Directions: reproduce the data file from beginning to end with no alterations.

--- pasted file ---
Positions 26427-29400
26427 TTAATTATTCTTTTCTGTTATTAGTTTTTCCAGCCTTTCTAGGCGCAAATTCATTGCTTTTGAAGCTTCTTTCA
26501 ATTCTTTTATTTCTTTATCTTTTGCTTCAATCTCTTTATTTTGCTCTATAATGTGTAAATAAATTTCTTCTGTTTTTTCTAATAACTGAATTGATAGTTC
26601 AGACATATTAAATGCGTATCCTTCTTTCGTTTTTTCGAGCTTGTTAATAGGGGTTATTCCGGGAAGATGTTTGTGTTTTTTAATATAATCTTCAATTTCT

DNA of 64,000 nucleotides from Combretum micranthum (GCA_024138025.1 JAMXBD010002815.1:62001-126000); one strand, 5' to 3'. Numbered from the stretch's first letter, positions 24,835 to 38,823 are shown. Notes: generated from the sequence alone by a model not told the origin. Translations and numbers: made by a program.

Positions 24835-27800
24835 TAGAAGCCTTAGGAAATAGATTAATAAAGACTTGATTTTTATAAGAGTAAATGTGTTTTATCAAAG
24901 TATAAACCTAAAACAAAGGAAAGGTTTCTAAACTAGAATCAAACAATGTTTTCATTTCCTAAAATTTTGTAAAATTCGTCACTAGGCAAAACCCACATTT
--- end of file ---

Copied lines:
Positions 26427-29400
26427 TTAATTATTCTTTTCTGTTATTAGTTTTTCCAGCCTTTCTAGGCGCAAATTCATTGCTTTTGAAGCTTCTTTCA
26501 ATTCTTTTATTTCTTTATCTTTTGCTTCAATCTCTTTATTTTGCTCTATAATGTGTAAATAAATTTCTTCTGTTTTTTCTAATAACTGAATTGATAGTTC
26601 AGACATATTAAATGCGTATCCTTCTTTCGTTTTTTCGAGCTTGTTAATAGGGGTTATTCCGGGAAGATGTTTGTGTTTTTTAATATAATCTTCAATTTCT

DNA of 64,000 nucleotides from Combretum micranthum (GCA_024138025.1 JAMXBD010002815.1:62001-126000); one strand, 5' to 3'. Numbered from the stretch's first letter, positions 24,835 to 38,823 are shown. Notes: generated from the sequence alone by a model not told the origin. Translations and numbers: made by a program.

Positions 24835-27800
24835 TAGAAGCCTTAGGAAATAGATTAATAAAGACTTGATTTTTATAAGAGTAAATGTGTTTTATCAAAG
24901 TATAAACCTAAAACAAAGGAAAGGTTTCTAAACTAGAATCAAACAATGTTTTCATTTCCTAAAATTTTGTAAAATTCGTCACTAGGCAAAACCCACATTT